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Prehistoric Pets owner Jay Brewer wants to change your mind about things that slither – Orange County Register

The Reptile Zoo sounds like a roadside attraction in the Everglades, but the Southern California version is part of a 30-year pet store legacy, currently housed in a stuccoed Fountain Valley strip mall, just off the 405 Freeway.

Sandwiched between a gun shop and a Copy 4 Less are several storefronts, the yellow signs advertising PREHISTORIC ADVENTURES and JURASSIC PARTIES in peeling green letters, the windows covered in cartoon paintings of frogs and giant scorpions.

It’s not exactly how I’d pictured the home base of a social media sensation – dare I say,

“The Lizard King”? I dareth.

I’m here to interview Jay Brewer. If you’re into things that hop, wiggle or crawl, you’ve probably heard of Brewer – let’s just call him Jay. Perhaps you’re one of his 6 million Instagram followers of him, or his 10 millionth TikTok fan of his. Maybe you saw him on the MTV Music Awards or the news, or you’re just a kid like my godson, who begged for a Jurrasic birthday party and was lucky enough to get one. Twice. (Both times, I was, uh…busy. Because gross.)

Whoever and wherever you are, you know that the pandemic forced many businesses to rethink how they interacted with their customers. During this time, Prehistoric Pets has successfully used social media to give audiences dramatic – and often inaccessible, dangerous – glimpses behind-the-scenes at The Reptile Zoo, like how hard it is to help a massive reticulated python mama hatch an egg (hint : it requires protective gear).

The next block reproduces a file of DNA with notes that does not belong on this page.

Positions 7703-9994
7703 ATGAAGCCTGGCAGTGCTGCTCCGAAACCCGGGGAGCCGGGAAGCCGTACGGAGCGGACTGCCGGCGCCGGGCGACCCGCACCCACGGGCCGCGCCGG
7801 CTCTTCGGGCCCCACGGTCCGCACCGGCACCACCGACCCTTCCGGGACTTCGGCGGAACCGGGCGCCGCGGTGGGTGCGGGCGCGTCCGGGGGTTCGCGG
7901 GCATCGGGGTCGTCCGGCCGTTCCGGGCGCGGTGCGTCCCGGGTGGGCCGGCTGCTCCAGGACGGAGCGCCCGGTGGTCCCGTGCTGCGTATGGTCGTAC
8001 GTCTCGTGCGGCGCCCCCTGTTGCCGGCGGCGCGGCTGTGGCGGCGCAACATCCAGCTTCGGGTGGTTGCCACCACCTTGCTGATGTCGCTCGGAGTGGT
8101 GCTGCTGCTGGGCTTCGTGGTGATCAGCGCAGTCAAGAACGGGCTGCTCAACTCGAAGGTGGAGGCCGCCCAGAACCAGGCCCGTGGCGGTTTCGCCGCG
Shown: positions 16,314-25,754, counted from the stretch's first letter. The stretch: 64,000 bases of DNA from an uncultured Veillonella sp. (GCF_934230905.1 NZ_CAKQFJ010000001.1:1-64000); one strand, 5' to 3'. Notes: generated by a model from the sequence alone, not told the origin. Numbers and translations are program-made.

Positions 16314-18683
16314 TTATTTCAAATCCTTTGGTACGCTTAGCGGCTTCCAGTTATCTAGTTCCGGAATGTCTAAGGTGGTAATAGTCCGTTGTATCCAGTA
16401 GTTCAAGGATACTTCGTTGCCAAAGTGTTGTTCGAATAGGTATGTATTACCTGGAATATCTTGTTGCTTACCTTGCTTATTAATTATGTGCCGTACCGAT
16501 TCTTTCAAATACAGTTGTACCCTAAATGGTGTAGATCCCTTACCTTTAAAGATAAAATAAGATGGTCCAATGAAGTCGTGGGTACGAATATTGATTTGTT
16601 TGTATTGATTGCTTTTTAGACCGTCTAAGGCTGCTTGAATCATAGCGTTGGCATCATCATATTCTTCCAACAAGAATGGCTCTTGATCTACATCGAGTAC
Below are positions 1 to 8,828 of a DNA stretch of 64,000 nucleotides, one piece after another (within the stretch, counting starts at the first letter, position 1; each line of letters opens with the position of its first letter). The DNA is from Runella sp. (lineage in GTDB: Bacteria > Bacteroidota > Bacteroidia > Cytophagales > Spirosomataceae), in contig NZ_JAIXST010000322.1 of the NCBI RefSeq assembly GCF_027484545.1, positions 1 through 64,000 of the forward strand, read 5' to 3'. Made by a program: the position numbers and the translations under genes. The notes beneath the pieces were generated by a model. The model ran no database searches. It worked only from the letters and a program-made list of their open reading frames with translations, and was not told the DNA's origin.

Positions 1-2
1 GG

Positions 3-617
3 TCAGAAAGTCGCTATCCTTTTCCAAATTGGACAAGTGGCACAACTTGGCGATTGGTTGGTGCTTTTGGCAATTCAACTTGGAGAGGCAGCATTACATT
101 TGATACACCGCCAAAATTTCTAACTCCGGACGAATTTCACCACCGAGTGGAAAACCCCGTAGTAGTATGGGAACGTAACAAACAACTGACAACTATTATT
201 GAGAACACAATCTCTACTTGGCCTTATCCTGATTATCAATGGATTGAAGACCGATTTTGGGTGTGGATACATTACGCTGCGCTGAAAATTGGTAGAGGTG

Walking up on a recent Saturday, the first thing I notice is that familiar pet store smell wafting through the propped open doors. I’m instantly transported back to my childhood, eagerly pointing to the tiny turtle I want to take home. A fitting memory, considering that as soon as you step inside Prehistoric Pets, you can’t miss the massive gurgling pond to the right of the entrance, full of what I assume my turtles would have grown into, had any of them made it past the three-month mark.

Prehistoric Pets is a 5,000-square-foot pet store, encompassing the Reptile Zoo and designed to satisfy even the wildest of herptile needs, from the critters themselves to their enclosures, food, lighting, decor and beyond. On any given day you can feed tortoises, hold a Burmese python, watch alligators eat lunch, and take part in interactive displays and presentations.

Book a private creature experience! Sign up for Junior Zookeeper Summer Camp! When it comes to dreams of interacting with the scaly or the slimy, Jay and his team of him can probably make it happen.

As I stroll around the shop, waiting to interview Jay, I watch people feed the turtles. Some kid in mismatched socks points to a hairy spider. “This one looks scary,” he says to his friend about him. “What do you think they eat?” From behind me a little girl bellows, “I HATE SNAKES!” as another professes her de ella love for dragons. There are people everywhere.

I recognize Jay from across the room, waving at me. He’s wearing full safari khakis, the bill of his signature baseball hat bent in an oval to frame his face.

“I wanted you to get a real feel for the place,” he says, holding open the gate to the zoo and ushering me quickly inside.

Jay Brewer, right, owner of Prehistoric Pets in Fountain Valley, poses for a photo with visitors on Tuesday, June 21, 2022. (Photo by Mark Rightmire, Orange County Register/SCNG)